Queen Victoria (1819-1901) was England’s longest reigning monarch (now surpassed by Elizabeth II) whose era ushered in many new-fangled inventions, but also saw the banding together of women over time who created momentum for the women’s movement ignited by the writings of Mary Wollstonecraft and her daughter, Mary Shelley. Elizabeth Barrett Browning, the Brontë Sisters, Elizabeth Gaskell, Louisa May Alcott, and Emily Dickenson are among important women writers of the Victorian Era who charted new waters for the future of women–both in the contents of their novels, prose and poetry, and also as stakeholders in the literary arts as an appropriate women’s profession. In 1832, Anna Murphy Jameson wrote Shakespeare’s Heroines: Characteristics of Women–Moral, Poetical, and Historical, interweaving criticism with women’s rights issues and her unique interpretation of the bard’s most beloved and controversial female characters that remains unparalleled in its inventive analysis. Jameson’s important friendships with Barrett Browning and Gaskell created camaraderie around each other’s writings. Gaskell had a similar rapport with Charlotte Brontë, whose correspondence reveal critique of her work; she was also an acquaintance of Alcott’s.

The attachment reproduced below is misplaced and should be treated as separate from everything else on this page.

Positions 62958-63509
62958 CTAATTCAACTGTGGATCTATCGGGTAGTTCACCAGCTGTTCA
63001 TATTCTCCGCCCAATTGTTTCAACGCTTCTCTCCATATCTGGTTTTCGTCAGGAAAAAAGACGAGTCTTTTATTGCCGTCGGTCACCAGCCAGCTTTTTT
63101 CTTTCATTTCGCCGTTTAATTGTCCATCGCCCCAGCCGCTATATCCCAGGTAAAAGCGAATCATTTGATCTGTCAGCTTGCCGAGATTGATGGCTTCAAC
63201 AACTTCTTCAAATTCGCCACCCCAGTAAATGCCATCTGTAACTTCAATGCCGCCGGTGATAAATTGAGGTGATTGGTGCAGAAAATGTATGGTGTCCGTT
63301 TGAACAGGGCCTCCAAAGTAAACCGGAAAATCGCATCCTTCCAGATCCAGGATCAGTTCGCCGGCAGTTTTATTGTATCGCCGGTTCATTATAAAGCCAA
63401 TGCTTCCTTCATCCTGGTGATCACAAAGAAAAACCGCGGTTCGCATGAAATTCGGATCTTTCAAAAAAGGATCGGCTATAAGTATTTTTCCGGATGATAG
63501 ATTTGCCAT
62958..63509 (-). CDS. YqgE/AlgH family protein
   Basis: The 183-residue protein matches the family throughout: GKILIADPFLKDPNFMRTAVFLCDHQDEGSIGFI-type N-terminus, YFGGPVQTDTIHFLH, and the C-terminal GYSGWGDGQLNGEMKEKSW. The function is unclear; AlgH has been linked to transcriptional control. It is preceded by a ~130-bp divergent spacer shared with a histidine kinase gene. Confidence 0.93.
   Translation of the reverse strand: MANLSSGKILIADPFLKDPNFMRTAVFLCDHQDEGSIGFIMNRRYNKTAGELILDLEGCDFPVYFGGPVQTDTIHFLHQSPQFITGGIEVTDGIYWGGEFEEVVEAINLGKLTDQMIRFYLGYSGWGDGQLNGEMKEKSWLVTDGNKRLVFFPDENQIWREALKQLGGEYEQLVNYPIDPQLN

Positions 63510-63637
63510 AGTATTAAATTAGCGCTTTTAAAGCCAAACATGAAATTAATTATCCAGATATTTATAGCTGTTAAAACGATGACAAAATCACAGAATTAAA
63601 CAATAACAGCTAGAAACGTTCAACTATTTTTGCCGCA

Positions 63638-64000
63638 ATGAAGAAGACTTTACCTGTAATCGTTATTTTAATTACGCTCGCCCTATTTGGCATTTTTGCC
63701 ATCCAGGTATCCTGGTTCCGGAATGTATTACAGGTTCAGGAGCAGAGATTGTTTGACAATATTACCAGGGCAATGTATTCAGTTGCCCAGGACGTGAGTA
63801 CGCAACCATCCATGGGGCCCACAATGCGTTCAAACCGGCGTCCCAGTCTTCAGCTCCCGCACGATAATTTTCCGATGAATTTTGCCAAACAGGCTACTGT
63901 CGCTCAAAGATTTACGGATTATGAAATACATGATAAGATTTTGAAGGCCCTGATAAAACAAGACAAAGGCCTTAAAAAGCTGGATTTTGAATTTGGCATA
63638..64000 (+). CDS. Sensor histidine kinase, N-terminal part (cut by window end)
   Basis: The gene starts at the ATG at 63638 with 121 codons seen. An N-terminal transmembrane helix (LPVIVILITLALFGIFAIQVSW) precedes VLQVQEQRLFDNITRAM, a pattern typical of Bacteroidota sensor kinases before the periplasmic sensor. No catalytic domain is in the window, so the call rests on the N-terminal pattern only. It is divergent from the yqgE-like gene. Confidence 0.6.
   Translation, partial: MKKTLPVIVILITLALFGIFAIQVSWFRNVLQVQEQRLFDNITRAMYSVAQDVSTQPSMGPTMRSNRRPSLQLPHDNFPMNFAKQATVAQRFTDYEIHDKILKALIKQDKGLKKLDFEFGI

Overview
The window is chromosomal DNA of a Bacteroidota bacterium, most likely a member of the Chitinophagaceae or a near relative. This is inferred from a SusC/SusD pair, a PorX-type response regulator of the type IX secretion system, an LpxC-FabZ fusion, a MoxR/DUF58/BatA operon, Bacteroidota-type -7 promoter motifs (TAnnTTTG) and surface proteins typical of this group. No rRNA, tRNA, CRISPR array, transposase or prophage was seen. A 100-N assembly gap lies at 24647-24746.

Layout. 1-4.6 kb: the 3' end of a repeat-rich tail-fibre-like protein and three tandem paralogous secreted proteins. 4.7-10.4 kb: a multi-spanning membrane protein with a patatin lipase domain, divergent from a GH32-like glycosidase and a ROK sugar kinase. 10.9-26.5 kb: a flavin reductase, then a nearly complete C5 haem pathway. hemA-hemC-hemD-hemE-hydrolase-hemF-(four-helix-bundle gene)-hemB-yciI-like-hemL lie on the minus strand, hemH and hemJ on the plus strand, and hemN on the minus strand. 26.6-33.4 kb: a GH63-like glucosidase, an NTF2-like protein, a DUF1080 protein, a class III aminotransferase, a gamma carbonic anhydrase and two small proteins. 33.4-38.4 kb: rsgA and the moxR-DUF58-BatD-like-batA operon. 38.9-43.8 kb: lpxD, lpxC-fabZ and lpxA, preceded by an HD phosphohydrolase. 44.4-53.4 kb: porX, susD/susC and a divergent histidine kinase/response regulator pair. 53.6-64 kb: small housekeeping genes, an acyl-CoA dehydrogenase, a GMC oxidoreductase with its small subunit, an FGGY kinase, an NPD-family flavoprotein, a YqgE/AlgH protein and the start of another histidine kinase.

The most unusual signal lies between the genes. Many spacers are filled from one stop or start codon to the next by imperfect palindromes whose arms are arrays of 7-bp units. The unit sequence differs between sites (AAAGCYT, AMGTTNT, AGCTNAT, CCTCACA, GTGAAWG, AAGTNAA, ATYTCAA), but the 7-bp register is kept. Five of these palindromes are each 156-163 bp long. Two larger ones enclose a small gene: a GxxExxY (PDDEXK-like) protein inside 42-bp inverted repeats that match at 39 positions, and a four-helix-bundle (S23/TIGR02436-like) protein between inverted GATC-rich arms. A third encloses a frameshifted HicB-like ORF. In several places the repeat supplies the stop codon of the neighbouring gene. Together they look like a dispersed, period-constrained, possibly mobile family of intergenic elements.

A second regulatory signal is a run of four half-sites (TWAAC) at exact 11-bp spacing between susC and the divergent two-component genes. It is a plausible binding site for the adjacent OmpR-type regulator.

Jameson’s praise and empathy for more than twenty female characters like Beatrice, Portia, Rosalind, Viola, Hermione, and Juliet–are thematically introduced as “‘Characters of Intellect,’ ‘Characters of Passion and Imagination,’ ‘Characters of the Affections,’ and ‘Historical Characters’”. Her authentic approach and keen understanding of the bard’s times and the past he drew inspiration from, combined with being a woman of her own time sheds light on the evolution of precursory feminist thinking that harkens back to Eleanor of Aquitaine’s court–whom Jameson included in her analysis of Shakespeare’s ‘Historical Characters’.